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I've had my 400C for a couple of months now. its been great, until today. Today I got a message that says, "memory full" It won't do anything now, can't turn it on. It won't allow me to plug it into the usb so that I might delete the offending files. I've read posts regarding this issue. there is advice on how to do a reset. That has not worked. I will contact garmin tomorrow. other than that, its my first handheld and it seems to do the job quite well.

 

does anyone know if you could load up your topo2008 software to it,if you buy thhe base model.

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Just would like to know if you could upload your maps (city navigator or topo 2008)to the base model?

 

Yes to both, although keep in mind with City Navigator you'll need to buy an additional license to unlock it on your Oregon. The base model (200) has a very small internal memory (24MB) so to load any additional maps you'll really need to buy a micro SD card ($20-$30).

 

GO$Rs

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I moved from a 60csx to the 400t. I ran the updates as soon as I got the unit. I've used it for over 150 caches now without a problem. I hate the display outside, but the good seem to out weigh the bad, so I plan to keep it.

 

Anyone know the 400t limit for caches? I've loaded over 3000 and they all seem to be there?

Edited by GeoRaptor
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I have recently lost my 60CSx and am in the market for another GPSr. I am leaning towards either another 60CSx, a Colorado or an Oregon.

My question has to do with the tempurature and freezing (literaly) the units, esp. the screens. I have had my 60CSx for a number of years and have frozen the unit so the screen goes dim until I am able to warm it up.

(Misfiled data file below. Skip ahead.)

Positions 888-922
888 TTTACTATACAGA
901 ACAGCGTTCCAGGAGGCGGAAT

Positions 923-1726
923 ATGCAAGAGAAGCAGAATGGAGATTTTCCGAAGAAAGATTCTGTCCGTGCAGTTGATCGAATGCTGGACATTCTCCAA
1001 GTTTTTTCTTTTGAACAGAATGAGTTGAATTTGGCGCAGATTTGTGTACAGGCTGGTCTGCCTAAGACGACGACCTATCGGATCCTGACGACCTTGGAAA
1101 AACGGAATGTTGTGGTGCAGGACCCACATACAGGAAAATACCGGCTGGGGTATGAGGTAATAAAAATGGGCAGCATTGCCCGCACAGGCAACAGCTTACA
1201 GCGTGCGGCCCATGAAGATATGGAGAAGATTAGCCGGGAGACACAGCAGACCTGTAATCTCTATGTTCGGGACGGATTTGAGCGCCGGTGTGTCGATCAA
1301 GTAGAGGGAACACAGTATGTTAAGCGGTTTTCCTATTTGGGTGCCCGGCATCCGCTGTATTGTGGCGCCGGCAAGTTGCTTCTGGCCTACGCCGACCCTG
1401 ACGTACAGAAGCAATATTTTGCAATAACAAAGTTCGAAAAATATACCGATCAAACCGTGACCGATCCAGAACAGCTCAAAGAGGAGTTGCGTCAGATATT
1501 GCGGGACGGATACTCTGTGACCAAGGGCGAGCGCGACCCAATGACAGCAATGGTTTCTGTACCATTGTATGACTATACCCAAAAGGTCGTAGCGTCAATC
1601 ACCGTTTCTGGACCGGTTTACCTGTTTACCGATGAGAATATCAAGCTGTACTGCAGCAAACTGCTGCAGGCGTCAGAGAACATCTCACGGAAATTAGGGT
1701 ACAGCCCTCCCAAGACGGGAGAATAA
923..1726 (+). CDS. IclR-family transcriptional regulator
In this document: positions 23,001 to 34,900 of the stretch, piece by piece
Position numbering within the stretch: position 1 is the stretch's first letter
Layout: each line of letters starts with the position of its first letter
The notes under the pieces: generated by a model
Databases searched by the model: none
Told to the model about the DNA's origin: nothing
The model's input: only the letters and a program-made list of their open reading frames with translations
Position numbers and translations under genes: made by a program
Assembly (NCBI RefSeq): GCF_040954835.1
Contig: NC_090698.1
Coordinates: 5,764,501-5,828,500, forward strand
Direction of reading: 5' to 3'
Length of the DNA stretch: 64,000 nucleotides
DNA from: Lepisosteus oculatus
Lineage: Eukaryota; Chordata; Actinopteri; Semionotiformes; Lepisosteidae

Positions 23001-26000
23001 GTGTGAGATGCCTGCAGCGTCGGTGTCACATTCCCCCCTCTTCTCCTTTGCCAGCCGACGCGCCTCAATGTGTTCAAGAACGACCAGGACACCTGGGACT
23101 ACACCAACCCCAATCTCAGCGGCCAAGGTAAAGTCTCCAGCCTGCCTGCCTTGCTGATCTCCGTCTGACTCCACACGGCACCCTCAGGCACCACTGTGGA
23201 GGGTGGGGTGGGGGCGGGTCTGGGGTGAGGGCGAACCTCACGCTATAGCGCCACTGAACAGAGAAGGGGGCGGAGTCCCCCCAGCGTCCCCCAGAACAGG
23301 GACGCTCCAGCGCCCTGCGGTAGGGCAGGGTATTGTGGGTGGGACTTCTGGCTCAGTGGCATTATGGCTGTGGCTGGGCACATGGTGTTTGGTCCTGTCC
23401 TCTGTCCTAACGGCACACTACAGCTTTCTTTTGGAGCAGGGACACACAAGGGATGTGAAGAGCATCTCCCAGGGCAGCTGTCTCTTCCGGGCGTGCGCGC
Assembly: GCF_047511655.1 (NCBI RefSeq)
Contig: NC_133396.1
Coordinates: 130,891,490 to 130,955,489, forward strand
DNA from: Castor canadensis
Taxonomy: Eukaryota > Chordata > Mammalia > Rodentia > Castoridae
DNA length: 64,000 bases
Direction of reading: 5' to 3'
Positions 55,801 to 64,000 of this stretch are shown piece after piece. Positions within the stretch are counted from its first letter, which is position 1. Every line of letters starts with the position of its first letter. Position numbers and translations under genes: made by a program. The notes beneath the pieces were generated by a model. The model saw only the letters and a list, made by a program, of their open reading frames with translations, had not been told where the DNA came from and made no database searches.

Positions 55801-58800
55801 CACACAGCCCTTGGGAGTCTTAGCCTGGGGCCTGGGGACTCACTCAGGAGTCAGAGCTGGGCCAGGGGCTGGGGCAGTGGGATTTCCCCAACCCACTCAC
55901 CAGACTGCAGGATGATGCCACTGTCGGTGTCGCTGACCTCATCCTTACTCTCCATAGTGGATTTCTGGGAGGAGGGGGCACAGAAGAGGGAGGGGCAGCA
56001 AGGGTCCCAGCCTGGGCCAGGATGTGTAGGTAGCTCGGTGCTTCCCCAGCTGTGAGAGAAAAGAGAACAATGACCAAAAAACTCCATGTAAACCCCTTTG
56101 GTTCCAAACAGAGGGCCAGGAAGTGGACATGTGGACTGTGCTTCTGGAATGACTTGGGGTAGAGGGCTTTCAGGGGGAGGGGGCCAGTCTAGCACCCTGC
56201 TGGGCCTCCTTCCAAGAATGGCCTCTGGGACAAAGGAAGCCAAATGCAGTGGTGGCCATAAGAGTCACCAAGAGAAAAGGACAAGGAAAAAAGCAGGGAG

I know that the CSx is a work horse and very durable and I use a PDA for paperless caching when I am caching, but some of the aspects of the Colorado and Oregon are very tempting also. Perhaps the Colorado and Oregon haven't been out long enough to know (or perhaps I am the only one silly enough that needs a compass in a blizzard, not just for caching), but can anyone speek to how the screen hold up in extreme temperatures?

Thanks for any insight.

Wakpa.

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I have recently lost my 60CSx and am in the market for another GPSr. I am leaning towards either another 60CSx, a Colorado or an Oregon.

My question has to do with the tempurature and freezing (literaly) the units, esp. the screens. I have had my 60CSx for a number of years and have frozen the unit so the screen goes dim until I am able to warm it up.

I know that the CSx is a work horse and very durable and I use a PDA for paperless caching when I am caching, but some of the aspects of the Colorado and Oregon are very tempting also. Perhaps the Colorado and Oregon haven't been out long enough to know (or perhaps I am the only one silly enough that needs a compass in a blizzard, not just for caching), but can anyone speek to how the screen hold up in extreme temperatures?

Thanks for any insight.

Wakpa.

 

I have both the Oregon 400t and the 60Cx